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Falcons fire Reeves with 3 games left

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Chris Mortensen Archive
As NFL coaches fall, candidates are abundant

Dec. 11, 2003
Dan Reeves is the first coach to fall. Not shocking, but the timing of his abrupt dismissal by the Atlanta Falcons will trigger a lot of activity in the next month or so. When one domino goes down, the others follow. Jim Fassel of the Giants could be next. Dick Jauron in Chicago, Dave McGinnis in Arizona, Bill Callahan in Oakland and Gregg Williams in Buffalo appear to be on the shakiest ground.

Dan Reeves
Dan Reeves is the first coach to be fired this season ... which places him on the list of candidates for other jobs.
Other coaches who could feel the heat by the end of the season include Jim Haslett in New Orleans, Marty Schottenheimer in San Diego, Dave Wannstedt in Miami and, perhaps, Mike Holmgren in Seattle.

However, one team official said that owners and general managers may be a little hesitant about swinging the ax so freely because "they're not convinced that the next guy they hire will be any better ... the fact that Steve Spurrier (Redskins) and Butch Davis (Browns) have struggled hurts a lot of the college hotshots."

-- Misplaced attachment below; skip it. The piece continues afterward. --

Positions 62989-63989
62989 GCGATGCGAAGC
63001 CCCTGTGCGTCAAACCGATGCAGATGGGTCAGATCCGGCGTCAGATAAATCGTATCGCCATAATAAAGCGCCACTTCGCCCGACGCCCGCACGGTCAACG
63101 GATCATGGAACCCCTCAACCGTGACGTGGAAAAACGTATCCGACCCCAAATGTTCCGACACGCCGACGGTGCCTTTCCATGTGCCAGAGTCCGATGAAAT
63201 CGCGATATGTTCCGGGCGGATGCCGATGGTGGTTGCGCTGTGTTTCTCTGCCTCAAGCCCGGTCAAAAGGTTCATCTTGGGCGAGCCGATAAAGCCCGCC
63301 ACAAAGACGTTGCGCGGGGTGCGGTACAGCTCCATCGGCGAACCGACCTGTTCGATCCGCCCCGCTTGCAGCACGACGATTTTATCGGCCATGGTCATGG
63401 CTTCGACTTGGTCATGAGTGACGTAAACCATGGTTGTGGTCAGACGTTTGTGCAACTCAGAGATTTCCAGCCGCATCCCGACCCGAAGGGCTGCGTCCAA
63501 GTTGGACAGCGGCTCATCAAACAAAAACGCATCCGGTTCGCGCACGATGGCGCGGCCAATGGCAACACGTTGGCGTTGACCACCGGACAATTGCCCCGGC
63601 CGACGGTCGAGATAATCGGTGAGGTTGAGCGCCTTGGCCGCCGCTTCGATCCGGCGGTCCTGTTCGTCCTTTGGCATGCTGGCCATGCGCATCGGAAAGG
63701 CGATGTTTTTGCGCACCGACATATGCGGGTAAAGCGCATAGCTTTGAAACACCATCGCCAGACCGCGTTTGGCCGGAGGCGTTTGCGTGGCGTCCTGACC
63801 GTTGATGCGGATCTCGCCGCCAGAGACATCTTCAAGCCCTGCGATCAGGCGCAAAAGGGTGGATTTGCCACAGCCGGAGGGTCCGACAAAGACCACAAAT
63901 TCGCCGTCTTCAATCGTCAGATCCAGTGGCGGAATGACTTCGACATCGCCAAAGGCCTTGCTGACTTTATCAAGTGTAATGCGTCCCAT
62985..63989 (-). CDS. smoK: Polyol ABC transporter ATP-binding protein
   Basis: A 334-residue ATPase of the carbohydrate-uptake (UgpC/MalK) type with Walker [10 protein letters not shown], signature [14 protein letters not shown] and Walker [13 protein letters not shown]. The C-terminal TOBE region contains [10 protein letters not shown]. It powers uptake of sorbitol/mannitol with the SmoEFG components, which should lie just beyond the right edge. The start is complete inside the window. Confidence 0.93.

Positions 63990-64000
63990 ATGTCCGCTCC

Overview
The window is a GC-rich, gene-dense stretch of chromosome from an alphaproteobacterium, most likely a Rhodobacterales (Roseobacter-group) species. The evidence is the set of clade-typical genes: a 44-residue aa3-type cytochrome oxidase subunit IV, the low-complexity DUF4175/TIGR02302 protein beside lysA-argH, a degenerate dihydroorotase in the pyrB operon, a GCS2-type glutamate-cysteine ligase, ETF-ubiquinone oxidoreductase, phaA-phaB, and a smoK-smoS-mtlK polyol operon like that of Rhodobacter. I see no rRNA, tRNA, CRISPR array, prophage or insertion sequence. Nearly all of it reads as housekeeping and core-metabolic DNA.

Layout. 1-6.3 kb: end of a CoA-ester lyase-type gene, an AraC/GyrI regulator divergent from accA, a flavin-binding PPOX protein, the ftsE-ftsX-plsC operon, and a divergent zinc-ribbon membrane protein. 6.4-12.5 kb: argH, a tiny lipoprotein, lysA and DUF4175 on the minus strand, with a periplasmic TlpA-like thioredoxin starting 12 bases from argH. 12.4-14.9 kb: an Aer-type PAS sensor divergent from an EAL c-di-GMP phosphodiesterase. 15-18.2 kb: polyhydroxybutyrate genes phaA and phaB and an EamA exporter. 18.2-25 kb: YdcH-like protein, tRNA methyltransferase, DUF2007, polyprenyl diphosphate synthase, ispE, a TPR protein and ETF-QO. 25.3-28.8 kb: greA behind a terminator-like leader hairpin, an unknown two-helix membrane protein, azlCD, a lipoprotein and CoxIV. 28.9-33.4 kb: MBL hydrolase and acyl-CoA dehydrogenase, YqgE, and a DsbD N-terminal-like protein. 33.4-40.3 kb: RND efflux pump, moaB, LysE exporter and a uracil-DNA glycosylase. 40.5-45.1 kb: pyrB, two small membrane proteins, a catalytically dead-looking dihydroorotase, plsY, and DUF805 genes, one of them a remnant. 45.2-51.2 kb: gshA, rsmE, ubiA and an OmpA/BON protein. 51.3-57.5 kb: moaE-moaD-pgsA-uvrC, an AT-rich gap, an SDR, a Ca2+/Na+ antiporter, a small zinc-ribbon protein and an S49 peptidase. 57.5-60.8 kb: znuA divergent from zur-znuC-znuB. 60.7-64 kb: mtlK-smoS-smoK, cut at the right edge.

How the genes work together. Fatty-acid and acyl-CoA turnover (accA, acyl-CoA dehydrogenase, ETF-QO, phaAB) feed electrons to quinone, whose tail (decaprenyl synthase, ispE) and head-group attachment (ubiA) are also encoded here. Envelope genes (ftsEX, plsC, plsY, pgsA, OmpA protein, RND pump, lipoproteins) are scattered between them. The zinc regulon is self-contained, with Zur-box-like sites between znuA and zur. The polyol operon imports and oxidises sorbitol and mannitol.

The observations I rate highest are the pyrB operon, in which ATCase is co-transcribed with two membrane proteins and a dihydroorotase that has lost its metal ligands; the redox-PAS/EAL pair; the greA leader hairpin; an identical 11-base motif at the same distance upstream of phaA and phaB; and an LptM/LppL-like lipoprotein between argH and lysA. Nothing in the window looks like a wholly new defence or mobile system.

In the past month, we've assembled a loose list of candidates (both pro and college) that several team executives have offered informally in various conversations:

Available Ex-Head Coaches
1. Dennis Green -- You must categorize him as the most qualified of all candidates who has credentials: eight playoff seasons in 10 years with the Minnesota Vikings. He's also shown a keen eye for offensive talent -- he pulled the trigger on Randy Moss and Daunte Culpepper in consecutive seasons when arguments were being made against both players. Negatives? He's had a personal issue or two, but all in all comes highly regarded.

2. Tom Coughlin -- If you're an owner concerned about a loose ship and consistently inconsistent play, Coughlin is the man. Parcells has told friends that Coughlin is the best coach he's ever had on his staff, a mouthful considering Bill Belichick was on that list, too. Coughlin has few peers when it comes to attention to detail. He's a solid player evaluator. He has integrity. He is a taskmaster, whether you consider that good or bad. Parcells and Belichick are taskmasters, too. Does anybody remember that in 1999 that Coughlin's Jaguars finished 15-1 in the regular season and that he took the expansion Jaguars to the AFC title game in just their second season?